"For Raeder, the military and the navy in particular could not have a firm foundation unless they were grounded in the people: "A military must stand in close relationship with the people whom they serve and cannot lead its own existence". A unified Germany represented the absolute precondition for the re-establishment of sea power, which of course assumed overcoming the conditions of the Versailles treaty. Raeder's efforts to create a naval "family" reflected a social, if not socialistic orientation. These elements, along with the Navy's long-term Anglophobia and antidemocratic posture and its belief that Germany's and the navy's defeat in World War I had been the result of a "stab in the back" formed its revisionist outlook from 1918 to 1933."[44]

In November 1932, much to Raeder's delight, the Chancellor Franz von Papen approved of his plans to expand the Navy beyond the limits imposed by the Treaty of Versailles, submitting an Umbau (rebuilding) programme to the Reichstag based on what Raeder had requested.[46] From 1928 onwards, Raeder used his close friend, the retired Admiral Magnus von Levetzow who had become a Nazi as his contact with Adolf Hitler.[47] Through Raeder approved of Hitler as a man who believed that it was necessary for Germany to achieve "world power status", he disapproved of Hitler's proposed means of attaining it. Raeder was greatly dismayed by Hitler's criticism of Tirpitz and of the pre-1914 Anglo-German naval race, and of his statements that if he came to power, he would a reach an understanding with Britain, whereby Germany would "renounce" naval and colonial ambitions in exchange for British support of German ambitions in Eastern Europe.[48] In 1932, Raeder often used Levetzow, who was a Nazi Reichstag deputy to convoy messages to Hitler that he and the rest of the Navy were disappointed that Hitler did not see the necessity of sea power as a prerequisite for world power, and had even worse ordered the Nazi Reichstag delegation to vote against the Papen government's umbau (rebuilding) programme for the Navy in November 1932.[49] In an interview with the Nazi newspaper Völkischer Beobachter, Hitler stated that Germany's enemies were Poland and the Soviet Union and that Britain should be treated as a potential ally.[50] As such, Hitler argued what was needed was a strong Army to support expansion into Eastern Europe, and building a strong Navy was a waste of money.[50] In a letter to Levetzow, Raeder declared:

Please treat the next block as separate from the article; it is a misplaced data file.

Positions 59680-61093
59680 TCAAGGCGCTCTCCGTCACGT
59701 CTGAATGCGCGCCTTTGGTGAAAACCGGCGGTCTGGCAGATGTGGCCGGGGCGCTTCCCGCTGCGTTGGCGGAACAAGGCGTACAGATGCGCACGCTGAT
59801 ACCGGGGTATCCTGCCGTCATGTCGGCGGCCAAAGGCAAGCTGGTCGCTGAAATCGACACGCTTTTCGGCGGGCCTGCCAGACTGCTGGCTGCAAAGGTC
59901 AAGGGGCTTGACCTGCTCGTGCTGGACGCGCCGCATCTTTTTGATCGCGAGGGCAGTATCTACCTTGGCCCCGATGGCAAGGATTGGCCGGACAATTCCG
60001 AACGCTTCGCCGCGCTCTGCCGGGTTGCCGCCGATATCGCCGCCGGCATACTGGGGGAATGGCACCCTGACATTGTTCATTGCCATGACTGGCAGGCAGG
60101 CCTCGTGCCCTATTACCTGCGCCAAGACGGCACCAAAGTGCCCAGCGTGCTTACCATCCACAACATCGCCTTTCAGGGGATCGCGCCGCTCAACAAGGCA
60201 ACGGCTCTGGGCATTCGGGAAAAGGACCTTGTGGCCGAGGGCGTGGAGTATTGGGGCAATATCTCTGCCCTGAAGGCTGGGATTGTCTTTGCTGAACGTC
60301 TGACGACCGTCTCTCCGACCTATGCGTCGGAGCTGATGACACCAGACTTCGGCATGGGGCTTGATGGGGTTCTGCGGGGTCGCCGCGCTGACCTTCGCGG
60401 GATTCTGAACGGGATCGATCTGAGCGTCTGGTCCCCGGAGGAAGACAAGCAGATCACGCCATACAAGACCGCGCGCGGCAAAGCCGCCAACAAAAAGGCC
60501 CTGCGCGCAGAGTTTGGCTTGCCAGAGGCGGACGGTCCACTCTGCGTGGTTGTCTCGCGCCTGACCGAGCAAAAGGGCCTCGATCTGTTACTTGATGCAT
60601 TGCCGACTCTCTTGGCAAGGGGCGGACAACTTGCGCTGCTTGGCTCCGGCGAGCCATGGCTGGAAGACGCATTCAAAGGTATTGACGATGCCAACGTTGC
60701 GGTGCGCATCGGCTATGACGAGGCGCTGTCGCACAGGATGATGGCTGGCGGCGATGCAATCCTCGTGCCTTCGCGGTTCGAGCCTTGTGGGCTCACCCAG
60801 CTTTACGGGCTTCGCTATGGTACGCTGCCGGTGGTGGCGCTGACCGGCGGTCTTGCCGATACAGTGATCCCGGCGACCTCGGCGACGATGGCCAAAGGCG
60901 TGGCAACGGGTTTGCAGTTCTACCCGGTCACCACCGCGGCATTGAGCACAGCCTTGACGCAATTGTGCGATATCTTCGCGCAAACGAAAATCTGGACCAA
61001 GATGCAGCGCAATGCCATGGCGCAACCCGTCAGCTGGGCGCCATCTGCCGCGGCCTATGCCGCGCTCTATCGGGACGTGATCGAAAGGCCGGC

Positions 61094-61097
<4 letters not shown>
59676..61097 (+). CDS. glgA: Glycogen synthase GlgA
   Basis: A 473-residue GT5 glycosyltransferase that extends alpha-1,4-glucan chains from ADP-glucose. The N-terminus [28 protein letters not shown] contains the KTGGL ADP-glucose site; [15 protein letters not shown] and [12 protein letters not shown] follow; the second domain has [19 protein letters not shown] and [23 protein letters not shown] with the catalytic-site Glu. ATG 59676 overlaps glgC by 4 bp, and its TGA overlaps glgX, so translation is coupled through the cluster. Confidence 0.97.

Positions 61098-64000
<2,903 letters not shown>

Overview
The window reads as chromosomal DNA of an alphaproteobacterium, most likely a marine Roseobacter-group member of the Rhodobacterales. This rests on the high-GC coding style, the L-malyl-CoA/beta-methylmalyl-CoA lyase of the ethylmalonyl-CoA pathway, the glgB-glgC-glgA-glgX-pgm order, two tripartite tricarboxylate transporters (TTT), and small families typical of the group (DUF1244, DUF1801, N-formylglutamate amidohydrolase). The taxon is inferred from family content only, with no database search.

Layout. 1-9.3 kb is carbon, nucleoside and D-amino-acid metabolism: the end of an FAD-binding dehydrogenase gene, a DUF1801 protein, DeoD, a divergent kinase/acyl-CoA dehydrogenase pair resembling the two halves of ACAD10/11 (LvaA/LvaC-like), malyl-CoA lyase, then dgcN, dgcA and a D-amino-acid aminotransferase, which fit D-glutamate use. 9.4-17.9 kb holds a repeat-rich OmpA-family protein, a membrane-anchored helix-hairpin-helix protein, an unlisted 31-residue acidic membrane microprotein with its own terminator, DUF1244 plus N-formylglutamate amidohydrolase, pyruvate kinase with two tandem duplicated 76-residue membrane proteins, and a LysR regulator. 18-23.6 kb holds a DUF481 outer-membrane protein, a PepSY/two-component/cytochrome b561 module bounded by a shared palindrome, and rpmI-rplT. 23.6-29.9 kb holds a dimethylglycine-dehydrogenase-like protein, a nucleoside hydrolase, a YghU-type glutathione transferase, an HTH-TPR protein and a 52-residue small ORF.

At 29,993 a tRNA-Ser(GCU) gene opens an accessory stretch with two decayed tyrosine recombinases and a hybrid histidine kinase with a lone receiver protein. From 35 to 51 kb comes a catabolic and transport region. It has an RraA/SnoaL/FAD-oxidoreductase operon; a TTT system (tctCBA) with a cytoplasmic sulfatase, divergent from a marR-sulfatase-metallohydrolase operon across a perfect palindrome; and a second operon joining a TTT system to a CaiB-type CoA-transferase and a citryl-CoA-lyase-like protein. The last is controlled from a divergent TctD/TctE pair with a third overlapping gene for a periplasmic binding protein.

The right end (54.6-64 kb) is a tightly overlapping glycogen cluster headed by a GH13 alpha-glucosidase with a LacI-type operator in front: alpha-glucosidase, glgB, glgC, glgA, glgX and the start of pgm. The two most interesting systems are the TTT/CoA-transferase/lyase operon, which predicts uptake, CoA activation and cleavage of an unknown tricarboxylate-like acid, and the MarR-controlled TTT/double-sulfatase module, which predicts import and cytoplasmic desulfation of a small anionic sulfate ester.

"Hitler's contentions concerning rearmament and capital ships are among the silliest that he has come up with yet. How can the man disrupt foreign policy in so criminal a manner and jeopardize all the plans we have made, only to attack Papen? ... What Hitler says about the Baltic and North Sea is really nonsense. If we were to follow him we would build a coastal defense force and would never be able to act against the French. Very soon our mission will once again be in the North Sea. One cannot remodel a navy overnight. He ought to leave negotiations with England to us and not act like a bull in the china shop. Aboard the Cöln he spoke quite differently".[50]

Through Raeder was angry with the Nazis for voting against the Papen government's umbau which Raeder called "criminal", in a letter to Levetzow on 8 December 1932 Raeder expressed hope that the recent defection of Gregor Strasser would not cause the collapse of the NSDAP which Raeder called the best defense against Communism.[51] Raeder argued that the best thing that could happen was for the National Socialists to join the Schleicher government in order to "tame" Hitler while enabling the "positive" elements of the NSDAP to support "national feeling".[51]